Tag: Chef Recipes


“Chick-etta” Rolatina Recipe

Pasture-raised chicken breasts deboned and stuffed with award-winning cheese, our “Chick-etta” is the perfect storm of taste and earthy sophistication. Cordon Bleu-meets-porchetta in master butcher Thomas Odermatt’s newest creation.

This legend-in-the-making begins with gorgeous, pasture-raised chickens and the very finest blue cheese from one of the most decorated dairies in America, Jasper Hill Farm. It is then seasoned, rolled and tied by hand in the Old-World style. The result is a towering feat of gastronomic art, a truly impressive centerpiece that Heritage Foods USA is proud to help shepherd from farm and dairy direct to your table. This sweet and tangy roast is delivered perfect and ready for your oven.

READY TO ROAST:

In the Oven:

The “Chick-etta” is so easy to prepare: just season liberally with salt and pepper, and cook in a 325 degree oven until the internal temp reaches 165 degrees. We recommend pulling your roast from the oven five degrees before as the internal temperature of your roast will continue to rise even after coming out of the oven. Don’t forget, always let your roast rest before carving to allow the juices to redistribute.

To Ensure Perfect Browning, start on the stovetop:

Start the “Chick-etta” on the stovetop and transfer to the oven: drizzle a tablespoon of cooking oil into a hot pan and let it roll around in the pan until it creates a thin coat.  Season the Chick-etta liberally with salt and pepper, and sear it in in the pan until all sides are golden brown. This will take about five minutes.  Cook it in a 325 degree oven until the internal temp reaches 165 degrees. We recommend pulling your roast from the oven five degrees before as the internal temperature of your roast will continue to rise even after coming out of the oven. Don’t forget, always let your roast rest before carving to allow the juices to redistribute.

“Chick-etta” Rolatina, Two 1.5-2lb pieces $60

“Chick-etta” Rolatina, Four 1.5-2lb pieces $110

 

Cold Weather Heritage Dinners

It’s cold. Colder than it’s been in my five years living on the East Coast.

As much as I would love to stay under a blanket all day, I, like many of you, must feed myself. Here are a two of my favorite easy winter dishes – delicious meals that have the added benefit of heating up your kitchen!

Lasagna

Lasagna

A cheesy, tomato filled dish with a thick, meaty sauce featuring Heritage Ground Pork or Beef is a great dinner with great leftovers for days. Favorite recipes include Butternut Squash and Pork Lasagne from the Food Network and this easy Beef Lasagne from The Pioneer Woman.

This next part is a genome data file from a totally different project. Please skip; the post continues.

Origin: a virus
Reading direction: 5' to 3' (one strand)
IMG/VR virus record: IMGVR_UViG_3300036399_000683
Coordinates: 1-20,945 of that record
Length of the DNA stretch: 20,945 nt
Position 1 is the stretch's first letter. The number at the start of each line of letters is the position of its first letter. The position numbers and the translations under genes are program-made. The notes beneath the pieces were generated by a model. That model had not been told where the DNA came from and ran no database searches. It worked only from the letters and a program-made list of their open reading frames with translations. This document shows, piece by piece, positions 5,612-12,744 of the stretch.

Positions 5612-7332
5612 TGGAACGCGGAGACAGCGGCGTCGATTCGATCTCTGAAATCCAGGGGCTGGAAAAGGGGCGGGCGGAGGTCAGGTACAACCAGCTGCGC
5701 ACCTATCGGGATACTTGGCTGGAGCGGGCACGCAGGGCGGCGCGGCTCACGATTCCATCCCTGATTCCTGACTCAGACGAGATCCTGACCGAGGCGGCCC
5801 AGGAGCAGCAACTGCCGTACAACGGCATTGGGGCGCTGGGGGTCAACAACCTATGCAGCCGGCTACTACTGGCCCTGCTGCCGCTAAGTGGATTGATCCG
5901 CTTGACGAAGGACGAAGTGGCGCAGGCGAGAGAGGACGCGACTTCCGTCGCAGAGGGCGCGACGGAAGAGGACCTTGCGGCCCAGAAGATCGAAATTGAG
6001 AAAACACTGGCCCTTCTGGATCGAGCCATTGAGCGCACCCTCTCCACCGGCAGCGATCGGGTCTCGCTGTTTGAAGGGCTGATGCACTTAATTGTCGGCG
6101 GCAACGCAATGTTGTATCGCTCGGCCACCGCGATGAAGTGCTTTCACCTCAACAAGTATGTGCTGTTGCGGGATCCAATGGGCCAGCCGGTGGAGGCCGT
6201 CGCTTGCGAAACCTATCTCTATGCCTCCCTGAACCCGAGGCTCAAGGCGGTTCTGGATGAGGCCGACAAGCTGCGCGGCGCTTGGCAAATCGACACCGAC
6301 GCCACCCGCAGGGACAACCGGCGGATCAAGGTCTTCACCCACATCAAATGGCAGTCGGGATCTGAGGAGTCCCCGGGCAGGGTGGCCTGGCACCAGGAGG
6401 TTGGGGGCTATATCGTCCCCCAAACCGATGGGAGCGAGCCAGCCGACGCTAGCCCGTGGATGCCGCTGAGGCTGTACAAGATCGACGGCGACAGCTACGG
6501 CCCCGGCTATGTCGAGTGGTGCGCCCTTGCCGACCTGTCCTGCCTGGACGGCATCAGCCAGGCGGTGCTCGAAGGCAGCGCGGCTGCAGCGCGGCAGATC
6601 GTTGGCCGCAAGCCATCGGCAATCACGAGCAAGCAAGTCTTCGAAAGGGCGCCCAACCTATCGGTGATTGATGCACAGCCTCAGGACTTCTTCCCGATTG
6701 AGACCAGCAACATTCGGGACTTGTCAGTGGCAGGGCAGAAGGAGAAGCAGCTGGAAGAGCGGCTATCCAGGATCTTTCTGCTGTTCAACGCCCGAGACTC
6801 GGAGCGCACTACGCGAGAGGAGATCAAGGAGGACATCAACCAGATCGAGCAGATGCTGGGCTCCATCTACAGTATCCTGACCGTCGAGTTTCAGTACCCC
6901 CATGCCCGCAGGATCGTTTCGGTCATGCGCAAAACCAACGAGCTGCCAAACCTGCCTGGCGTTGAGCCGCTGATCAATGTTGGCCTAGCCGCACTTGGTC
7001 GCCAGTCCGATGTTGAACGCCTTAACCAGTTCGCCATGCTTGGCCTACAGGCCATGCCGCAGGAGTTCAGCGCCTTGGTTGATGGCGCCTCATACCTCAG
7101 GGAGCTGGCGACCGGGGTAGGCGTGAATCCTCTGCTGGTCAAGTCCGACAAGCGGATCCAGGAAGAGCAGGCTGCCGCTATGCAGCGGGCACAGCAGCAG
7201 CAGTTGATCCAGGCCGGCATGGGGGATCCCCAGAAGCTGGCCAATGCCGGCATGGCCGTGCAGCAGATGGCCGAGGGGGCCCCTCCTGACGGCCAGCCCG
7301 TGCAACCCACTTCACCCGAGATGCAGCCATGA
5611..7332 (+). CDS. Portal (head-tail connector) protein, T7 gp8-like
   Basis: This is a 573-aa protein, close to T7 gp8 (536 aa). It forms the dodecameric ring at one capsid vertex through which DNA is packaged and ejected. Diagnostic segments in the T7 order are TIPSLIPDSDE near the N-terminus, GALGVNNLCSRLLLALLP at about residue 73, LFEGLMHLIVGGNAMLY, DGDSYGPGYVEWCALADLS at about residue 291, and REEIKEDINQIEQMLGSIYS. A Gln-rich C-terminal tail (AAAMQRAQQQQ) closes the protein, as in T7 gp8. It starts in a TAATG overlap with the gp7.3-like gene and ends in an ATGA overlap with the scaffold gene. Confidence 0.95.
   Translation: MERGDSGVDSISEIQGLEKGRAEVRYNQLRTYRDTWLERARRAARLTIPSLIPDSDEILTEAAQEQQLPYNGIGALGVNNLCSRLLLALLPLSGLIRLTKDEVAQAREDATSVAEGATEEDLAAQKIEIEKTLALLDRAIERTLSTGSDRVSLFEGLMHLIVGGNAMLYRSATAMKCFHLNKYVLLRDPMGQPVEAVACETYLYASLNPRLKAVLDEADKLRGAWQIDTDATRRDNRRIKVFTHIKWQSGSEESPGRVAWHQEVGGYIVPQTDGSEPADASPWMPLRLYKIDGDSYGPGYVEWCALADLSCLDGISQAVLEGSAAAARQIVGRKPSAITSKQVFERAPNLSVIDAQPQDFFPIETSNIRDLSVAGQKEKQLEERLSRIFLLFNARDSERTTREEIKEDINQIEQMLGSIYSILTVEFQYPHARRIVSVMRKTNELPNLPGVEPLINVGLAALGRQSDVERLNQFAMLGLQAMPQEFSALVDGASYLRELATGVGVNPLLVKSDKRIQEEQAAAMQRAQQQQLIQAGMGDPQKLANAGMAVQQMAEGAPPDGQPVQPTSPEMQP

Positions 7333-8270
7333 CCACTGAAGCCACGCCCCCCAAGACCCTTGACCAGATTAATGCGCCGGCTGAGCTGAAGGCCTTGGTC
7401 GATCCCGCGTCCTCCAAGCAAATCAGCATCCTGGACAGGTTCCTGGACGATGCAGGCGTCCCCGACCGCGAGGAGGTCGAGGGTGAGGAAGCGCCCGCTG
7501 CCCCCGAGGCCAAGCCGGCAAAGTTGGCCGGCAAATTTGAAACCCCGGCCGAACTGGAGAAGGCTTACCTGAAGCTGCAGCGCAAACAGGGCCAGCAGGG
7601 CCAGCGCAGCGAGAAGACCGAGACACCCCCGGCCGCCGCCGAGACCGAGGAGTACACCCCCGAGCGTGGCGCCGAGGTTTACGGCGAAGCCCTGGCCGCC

Shepherd’s Pie

800px-Shepherds_pie_(6962180559)

Potatoes, cheese, veggies, and meat – what more could you ask for on a cold evening? Alton Brown at the Food Network has an easy recipe featuring ground lamb and BBC Food has a fun alternative featuring beef chilli.

What are some of your favorite cold weather dinners?

 

Salt-and-Pepper Rib Eye from The Grilling Book

With Labor Day coming up, there is still time to grill up the perfect steak. You can go crazy with fancy marinades or dry rubs, but I love just a simple steak where you can taste the flavor of the meat. This is a recipe for a beautiful salt and pepper rib eye. You’ll really taste our different beef breeds with this unpretentious preparation. You can thank us later.

Salt-and-Pepper Rib Eye

2 servings

Salt Pepper Ribeye
Salt Pepper Ribeye

Photo credit; Penden + Munk

1 2-lb. bone-in rib-eye steak (1½ to 2 inches thick)

2 tsp. kosher salt, divided

1 tsp. coarsely cracked black peppercorns

Vegetable oil, for brushing

Coarse sea salt

A well-marbled rib eye is so rich and flavorful on its own that it requires nothing more than salt, pepper, and fire. Build a 2-zone fire so you can sear it over hot embers then finish cooking it slowly over medium-low heat to develop a crispy, crunchy steakhouse crust and a juicy interior. If youre working with a boneless rib eye, lower the cooking time by a few minutes.

Put steak on a wire rack set on a rimmed baking sheet. Pat dry with paper towels. Season with . tsp. kosher salt per side. Let stand at room temperature for at least 1 hour. Pat dry with paper towels. Season again with ½ tsp. salt per side; press in ½ tsp. cracked peppercorns per side so pieces adhere.

Build a 2-zone medium-hot/medium-low fire in a charcoal grill, or heat a gas grill to high just before cooking, leaving one burner on low. Brush grill grate with oil. Sear steak over higher heat, flipping once, until nicely charred, 3 to 4 minutes per side. (If a flare-up occurs, use tongs to gently slide the steak to a cooler part of grill.) Move steak to lower heat and continue grilling, flipping once, 3 to 4 minutes per side. Using tongs, lift steak and sear both edges (the bone side and the fat-cap side) for 1 to 2 minutes per side to render out some of the fat. Grill steak to desired temperature, 14 to 18 minutes total or until instant-read thermometer registers 120ÅãF for rare (steak will carry over to 120° F, or medium-rare, as it rests).